Salvador Dali’s “The Persistence of Memory” (1931) is one of the most recognized surrealists painting of the era. Dali’s painting uses browns, yellows and blues to depict the landscape and the fading, melting timepieces that are the signature of the piece. He sticks with the basic color pallet, excluding shades of green. He manages to depict the barren landscape of the desert, with the clocks melting off the edge of a box
The lack of green in the painting helps depict the hopelessness of the scene and the ever-flowing nature of time. “The Persistence of Time” as a surrealist painting has an almost life-like background, a pseudo-realistic portrayal of a desert scene with plateau rising up in the background. But in the foreground of the painting, Dali steps away from reality and depicts flowing and melting timepieces and a box upon which a dead, barren tree depicted in grays and whites stands.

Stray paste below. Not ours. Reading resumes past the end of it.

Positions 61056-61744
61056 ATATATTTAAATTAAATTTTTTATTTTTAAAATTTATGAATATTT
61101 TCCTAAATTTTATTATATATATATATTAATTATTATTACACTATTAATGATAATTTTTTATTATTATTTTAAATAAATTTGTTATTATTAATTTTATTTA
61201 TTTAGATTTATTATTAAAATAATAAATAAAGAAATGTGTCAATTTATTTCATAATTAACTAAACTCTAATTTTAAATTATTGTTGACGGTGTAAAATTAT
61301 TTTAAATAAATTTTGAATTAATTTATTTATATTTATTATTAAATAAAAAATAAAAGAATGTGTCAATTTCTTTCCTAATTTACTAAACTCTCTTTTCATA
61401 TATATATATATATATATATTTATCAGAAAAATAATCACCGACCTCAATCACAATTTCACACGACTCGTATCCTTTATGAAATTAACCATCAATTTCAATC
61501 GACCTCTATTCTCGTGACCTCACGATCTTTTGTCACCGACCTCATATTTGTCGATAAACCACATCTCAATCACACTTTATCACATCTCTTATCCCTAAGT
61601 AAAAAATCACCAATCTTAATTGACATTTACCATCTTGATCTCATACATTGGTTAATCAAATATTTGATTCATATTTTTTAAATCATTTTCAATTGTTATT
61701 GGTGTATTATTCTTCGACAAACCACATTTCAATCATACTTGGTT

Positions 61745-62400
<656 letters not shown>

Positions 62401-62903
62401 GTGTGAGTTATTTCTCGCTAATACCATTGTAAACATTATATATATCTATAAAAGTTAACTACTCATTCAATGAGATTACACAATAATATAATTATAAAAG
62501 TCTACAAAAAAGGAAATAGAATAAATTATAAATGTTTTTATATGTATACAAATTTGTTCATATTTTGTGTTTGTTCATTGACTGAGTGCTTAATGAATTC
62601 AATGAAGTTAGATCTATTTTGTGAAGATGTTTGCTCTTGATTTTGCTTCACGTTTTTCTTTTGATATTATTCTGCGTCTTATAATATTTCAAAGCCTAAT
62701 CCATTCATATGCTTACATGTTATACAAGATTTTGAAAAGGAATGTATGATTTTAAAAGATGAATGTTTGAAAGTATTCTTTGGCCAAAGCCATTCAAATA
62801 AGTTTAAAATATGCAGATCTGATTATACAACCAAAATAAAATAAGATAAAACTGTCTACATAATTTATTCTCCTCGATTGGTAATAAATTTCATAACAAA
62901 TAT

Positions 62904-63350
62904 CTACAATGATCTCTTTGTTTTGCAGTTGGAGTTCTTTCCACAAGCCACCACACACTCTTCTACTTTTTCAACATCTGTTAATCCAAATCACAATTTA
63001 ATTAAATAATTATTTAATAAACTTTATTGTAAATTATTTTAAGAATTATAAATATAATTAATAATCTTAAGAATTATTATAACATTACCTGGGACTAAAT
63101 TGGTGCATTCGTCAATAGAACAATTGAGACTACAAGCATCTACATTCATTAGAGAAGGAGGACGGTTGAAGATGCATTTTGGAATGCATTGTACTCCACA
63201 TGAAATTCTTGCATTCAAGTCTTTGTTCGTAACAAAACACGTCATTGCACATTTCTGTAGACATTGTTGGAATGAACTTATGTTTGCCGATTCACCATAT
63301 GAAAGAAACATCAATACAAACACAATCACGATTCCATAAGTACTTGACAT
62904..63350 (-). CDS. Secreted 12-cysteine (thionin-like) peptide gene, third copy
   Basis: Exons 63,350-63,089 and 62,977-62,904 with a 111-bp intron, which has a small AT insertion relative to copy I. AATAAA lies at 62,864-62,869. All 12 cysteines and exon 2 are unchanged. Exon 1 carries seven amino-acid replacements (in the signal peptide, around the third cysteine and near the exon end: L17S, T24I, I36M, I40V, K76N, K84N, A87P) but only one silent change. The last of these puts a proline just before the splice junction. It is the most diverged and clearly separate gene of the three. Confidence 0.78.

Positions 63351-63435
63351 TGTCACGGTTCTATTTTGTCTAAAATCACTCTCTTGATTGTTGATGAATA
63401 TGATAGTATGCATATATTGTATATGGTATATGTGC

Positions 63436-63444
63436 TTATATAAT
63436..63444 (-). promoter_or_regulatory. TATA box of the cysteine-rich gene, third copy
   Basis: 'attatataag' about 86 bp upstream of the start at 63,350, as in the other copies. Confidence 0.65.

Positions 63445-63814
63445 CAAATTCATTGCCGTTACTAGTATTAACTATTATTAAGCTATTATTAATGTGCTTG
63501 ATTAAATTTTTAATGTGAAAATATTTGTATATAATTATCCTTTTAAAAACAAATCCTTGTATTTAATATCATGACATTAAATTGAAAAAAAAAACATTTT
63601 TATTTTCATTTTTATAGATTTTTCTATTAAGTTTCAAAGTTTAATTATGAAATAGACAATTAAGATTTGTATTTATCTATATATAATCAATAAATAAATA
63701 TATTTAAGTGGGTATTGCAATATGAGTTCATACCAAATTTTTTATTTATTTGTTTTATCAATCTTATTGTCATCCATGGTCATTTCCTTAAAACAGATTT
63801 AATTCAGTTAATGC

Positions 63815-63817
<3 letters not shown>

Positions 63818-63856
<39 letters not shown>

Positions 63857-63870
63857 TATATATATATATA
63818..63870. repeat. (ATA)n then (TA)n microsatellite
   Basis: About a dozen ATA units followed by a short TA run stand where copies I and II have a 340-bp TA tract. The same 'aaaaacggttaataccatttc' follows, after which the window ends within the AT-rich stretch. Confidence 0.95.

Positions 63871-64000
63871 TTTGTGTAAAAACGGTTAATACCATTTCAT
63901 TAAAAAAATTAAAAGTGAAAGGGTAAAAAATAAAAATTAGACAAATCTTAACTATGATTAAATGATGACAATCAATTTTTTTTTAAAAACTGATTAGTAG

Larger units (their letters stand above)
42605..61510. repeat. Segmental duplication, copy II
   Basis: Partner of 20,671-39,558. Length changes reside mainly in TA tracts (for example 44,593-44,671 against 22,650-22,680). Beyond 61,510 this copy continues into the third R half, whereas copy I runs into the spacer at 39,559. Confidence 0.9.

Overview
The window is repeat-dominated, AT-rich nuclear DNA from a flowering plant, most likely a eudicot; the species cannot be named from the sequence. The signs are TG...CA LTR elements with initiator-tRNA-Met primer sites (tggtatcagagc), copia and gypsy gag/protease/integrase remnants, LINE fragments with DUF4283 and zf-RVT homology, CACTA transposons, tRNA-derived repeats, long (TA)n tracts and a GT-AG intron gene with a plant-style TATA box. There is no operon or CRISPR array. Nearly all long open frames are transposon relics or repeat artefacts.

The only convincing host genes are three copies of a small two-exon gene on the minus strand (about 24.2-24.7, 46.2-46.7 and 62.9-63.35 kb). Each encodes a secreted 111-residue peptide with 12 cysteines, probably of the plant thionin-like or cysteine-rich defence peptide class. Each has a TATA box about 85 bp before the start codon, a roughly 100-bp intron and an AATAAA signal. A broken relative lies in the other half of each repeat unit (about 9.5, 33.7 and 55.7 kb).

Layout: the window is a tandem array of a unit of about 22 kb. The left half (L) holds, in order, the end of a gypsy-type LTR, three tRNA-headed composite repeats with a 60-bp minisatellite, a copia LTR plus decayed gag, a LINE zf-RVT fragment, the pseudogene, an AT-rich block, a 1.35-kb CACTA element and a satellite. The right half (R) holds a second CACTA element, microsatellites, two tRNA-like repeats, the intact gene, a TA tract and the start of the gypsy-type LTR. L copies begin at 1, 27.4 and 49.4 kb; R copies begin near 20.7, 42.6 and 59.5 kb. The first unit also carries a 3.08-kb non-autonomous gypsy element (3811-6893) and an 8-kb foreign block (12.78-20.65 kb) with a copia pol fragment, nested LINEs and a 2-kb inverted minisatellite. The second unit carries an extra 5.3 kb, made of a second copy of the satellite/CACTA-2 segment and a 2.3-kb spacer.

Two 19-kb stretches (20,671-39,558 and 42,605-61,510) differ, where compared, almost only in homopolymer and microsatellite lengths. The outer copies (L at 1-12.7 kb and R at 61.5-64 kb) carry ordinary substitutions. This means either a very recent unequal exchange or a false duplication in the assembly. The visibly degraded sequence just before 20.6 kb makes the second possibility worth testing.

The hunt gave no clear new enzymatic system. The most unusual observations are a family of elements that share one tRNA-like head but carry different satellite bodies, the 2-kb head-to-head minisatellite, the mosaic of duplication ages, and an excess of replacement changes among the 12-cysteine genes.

At first glance, one might only see the barren tree in the desert, but once a more attentive look is taken at the painting, it becomes clear that the watch and clock faces on the desert are a statement about the passage of time. When added to the title of the piece, the odd clocks added to a landscape make the painting clearly unrelated to traditional reality. Dali’s work clearly depicts the post-modernist theories that art does not have to reflect reality as it is observed. Instead, the surrealists portray truth as it is and perhaps the unseen aspects of truth.